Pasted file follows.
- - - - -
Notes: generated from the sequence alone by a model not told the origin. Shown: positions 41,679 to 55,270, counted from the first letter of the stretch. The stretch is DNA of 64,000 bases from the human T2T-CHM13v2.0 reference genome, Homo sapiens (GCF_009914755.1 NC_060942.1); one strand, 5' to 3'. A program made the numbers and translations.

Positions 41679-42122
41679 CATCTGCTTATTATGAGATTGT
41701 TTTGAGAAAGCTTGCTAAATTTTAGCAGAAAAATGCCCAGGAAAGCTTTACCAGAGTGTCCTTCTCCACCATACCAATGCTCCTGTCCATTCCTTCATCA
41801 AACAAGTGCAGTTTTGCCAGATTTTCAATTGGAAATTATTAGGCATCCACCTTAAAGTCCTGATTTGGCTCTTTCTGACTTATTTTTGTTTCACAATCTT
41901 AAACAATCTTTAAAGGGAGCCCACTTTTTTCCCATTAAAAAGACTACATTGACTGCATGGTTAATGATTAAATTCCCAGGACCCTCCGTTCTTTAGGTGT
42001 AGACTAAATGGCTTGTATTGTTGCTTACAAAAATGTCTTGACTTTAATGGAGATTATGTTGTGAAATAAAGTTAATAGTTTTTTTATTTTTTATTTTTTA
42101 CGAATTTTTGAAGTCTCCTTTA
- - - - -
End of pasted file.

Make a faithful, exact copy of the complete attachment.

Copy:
Notes: generated from the sequence alone by a model not told the origin. Shown: positions 41,679 to 55,270, counted from the first letter of the stretch. The stretch is DNA of 64,000 bases from the human T2T-CHM13v2.0 reference genome, Homo sapiens (GCF_009914755.1 NC_060942.1); one strand, 5' to 3'. A program made the numbers and translations.

Positions 41679-42122
41679 CATCTGCTTATTATGAGATTGT
41701 TTTGAGAAAGCTTGCTAAATTTTAGCAGAAAAATGCCCAGGAAAGCTTTACCAGAGTGTCCTTCTCCACCATACCAATGCTCCTGTCCATTCCTTCATCA
41801 AACAAGTGCAGTTTTGCCAGATTTTCAATTGGAAATTATTAGGCATCCACCTTAAAGTCCTGATTTGGCTCTTTCTGACTTATTTTTGTTTCACAATCTT
41901 AAACAATCTTTAAAGGGAGCCCACTTTTTTCCCATTAAAAAGACTACATTGACTGCATGGTTAATGATTAAATTCCCAGGACCCTCCGTTCTTTAGGTGT
42001 AGACTAAATGGCTTGTATTGTTGCTTACAAAAATGTCTTGACTTTAATGGAGATTATGTTGTGAAATAAAGTTAATAGTTTTTTTATTTTTTATTTTTTA
42101 CGAATTTTTGAAGTCTCCTTTA